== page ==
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Johnny Bullet
DC Comics
Captain Atom #1
By Hervé St-Louis

September 24, 2011 - 11:56

Publisher(s): DC Comics
Writer(s): J.T. Krul
Penciller(s): Freddie Williams II
Inker(s): Freddie Williams II
Colourist(s): ùJose Villarrubia
Letterer(s): Rob Leigh
Cover Artist(s): Stanley Lau
$2.99 US


While on a mission to capture a new villain Captain Atom discovers that he has new powers. He can transmute matter. But doing so makes his powers unstable and threaten his ability to keep himself contained. Warned of the risks to his person, Captain Atom uses his powers once more to save New York City from a volcanic eruption. Will Captain Atom evaporate just as his new series is about to launch?

captainatom001.jpg
This Captain Atom has been revised. The theme of the nuclear super hero was a popular one in the 1960s with three distinct characters being introduced with relatively the same powers. There was Captain Atom from Charlton Comics, later purchased by DC Comics, there was Doctor Solar the Man of the Atom GoldKey Comics and fin ally there were little known characters Captain Flash and Nukla from Sterling Comics and Dell Comics, respectively. Each of them were created as a reaction to the atom bomb in the United States and the new nuclear age. Whereas at Marvel Comics, the nuclear age gave readers the Hulk, the Fantastic Four and the X-Men, these heroes channelled the fears and the hopes of Americans. Somehow, each of these characters was related to weapons research or the military. They gained their powers and used them for the good of men.

It took Alan Moore’s The Watchmen to look at the genre and extract from it a definitive imprint on what these characters meant. They roughly had the same powers. Alan Moore’s Doctor Manhattan was really an updated Captain Atom who stood above humanity and perceived time and space in a different way. He was not much human anymore. Solar Man of the Atom, during his days as a Valiant Comics character also reached way ahead into the ultimate potential of such a powerful character. While Doctor Manhattan and Doctor Solar were showing the world how to write a nuclear character, Captain Atom in the 1980s and 1990s was stuck in a military thriller about a military man thrown in the future and fighting for his freedom from his overmasters. The series was full of tragedy, intrigue and suspense. However, it continually failed to ignite the interest of readers. It wasn’t bad, but one Captain Atom’s problem was that he was a character potentially more powerful than Superman that had to have a cap on how awesome he was or could be. There just too many powerful characters at DC Comics in those days. DC Comics almost made him a villain to allow him to reach his full potential, power-wise, but recanted and used Captain Atom as a punching bag for anyone very powerful for the next decade. In 2005, DC Comics tried to revive Captain Atom but at the last minute changed him into a new character called Breach. It turns out later that Breach was really an alternate version of Captain Atom that was trying to reach into the godhood territory that had made Doctor Solar and Doctor Manhattan so popular.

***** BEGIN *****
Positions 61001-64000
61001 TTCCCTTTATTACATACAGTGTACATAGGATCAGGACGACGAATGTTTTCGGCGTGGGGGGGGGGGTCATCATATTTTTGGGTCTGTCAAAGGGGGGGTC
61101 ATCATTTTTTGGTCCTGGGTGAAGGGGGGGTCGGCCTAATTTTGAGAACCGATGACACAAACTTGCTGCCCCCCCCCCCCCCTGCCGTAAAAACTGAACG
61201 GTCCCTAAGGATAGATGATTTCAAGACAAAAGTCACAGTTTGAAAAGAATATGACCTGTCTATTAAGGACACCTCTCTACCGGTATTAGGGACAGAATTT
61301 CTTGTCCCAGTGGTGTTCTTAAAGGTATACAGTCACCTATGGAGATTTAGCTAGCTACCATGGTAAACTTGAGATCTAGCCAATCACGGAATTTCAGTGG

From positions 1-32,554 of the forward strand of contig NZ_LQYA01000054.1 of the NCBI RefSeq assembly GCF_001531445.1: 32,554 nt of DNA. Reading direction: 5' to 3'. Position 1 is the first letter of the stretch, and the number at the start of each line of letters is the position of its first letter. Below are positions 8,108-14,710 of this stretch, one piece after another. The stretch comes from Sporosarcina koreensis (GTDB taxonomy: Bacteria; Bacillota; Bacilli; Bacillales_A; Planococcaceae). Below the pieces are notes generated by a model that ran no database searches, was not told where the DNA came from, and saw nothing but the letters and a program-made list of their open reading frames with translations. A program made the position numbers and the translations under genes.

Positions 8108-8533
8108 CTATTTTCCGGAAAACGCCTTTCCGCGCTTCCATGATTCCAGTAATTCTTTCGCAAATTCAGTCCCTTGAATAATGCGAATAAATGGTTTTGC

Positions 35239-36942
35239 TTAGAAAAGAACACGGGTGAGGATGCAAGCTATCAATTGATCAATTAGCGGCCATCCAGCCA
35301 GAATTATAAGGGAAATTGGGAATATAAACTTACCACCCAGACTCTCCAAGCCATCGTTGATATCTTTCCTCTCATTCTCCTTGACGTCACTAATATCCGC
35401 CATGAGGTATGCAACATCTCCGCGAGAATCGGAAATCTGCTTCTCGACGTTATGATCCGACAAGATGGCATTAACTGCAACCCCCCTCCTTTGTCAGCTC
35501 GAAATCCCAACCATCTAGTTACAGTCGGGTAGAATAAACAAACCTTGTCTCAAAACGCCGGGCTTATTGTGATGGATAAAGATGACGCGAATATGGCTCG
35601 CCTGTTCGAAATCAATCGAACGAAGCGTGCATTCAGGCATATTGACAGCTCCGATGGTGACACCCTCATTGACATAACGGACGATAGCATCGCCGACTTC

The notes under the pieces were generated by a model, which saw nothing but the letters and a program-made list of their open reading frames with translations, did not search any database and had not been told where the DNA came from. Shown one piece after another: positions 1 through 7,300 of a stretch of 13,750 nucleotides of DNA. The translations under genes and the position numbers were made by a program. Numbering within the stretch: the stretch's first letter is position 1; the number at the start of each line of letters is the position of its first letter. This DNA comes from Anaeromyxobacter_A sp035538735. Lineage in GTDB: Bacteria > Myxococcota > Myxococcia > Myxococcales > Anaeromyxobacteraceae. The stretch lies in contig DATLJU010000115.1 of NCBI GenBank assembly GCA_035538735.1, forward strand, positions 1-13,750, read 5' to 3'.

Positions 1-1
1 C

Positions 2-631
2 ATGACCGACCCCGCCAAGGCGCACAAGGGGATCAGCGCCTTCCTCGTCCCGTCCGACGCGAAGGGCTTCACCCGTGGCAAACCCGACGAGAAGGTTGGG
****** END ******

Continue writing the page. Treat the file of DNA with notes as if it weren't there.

Here, Captain Atom has been stripped of all his DC Comics history and one assumes that the writer will slowly try to recapture the magic that made characters such as Doctor Solar and Doctor Manhattan so popular. Even the design and colouring of Captain Atom has changed. He is more energy than a man cast in metallic body. He’s already fighting for his humanity. However, the one problem this issue has if this Captain Atom is to emulate the success of similar character is his lack of a human tether. We learn very little about him and who is was before. Is he still Nathaniel Adam?  Does he have an emotional attachment to anyone, forcing him to remain human? We don’t know. Most of the issue centers on Captain Atom’s inner monologue about his powers, yet we learn very little about what motivates him and what kind of a man he is. What we do learn is that he’s willing to sacrifice himself to save lives.

I’m not a fan of Williams. I didn’t like his work in JSA All-Stars.  But here, he’s actually effective. The energy that grows and ebbs works for his style. I’m not annoyed at all by his take of Captain Atom, although he’s not my favourite artist. What he draws is classic super hero and it’s just right for this series. Now, whether this series will make it is another story. I’ll stick around for the next issue, and maybe the concept of a Doctor Solar and Doctor Manhattan-like character in the DC Comics universe will materialize. So far, I can’t say this creative team is not getting it.



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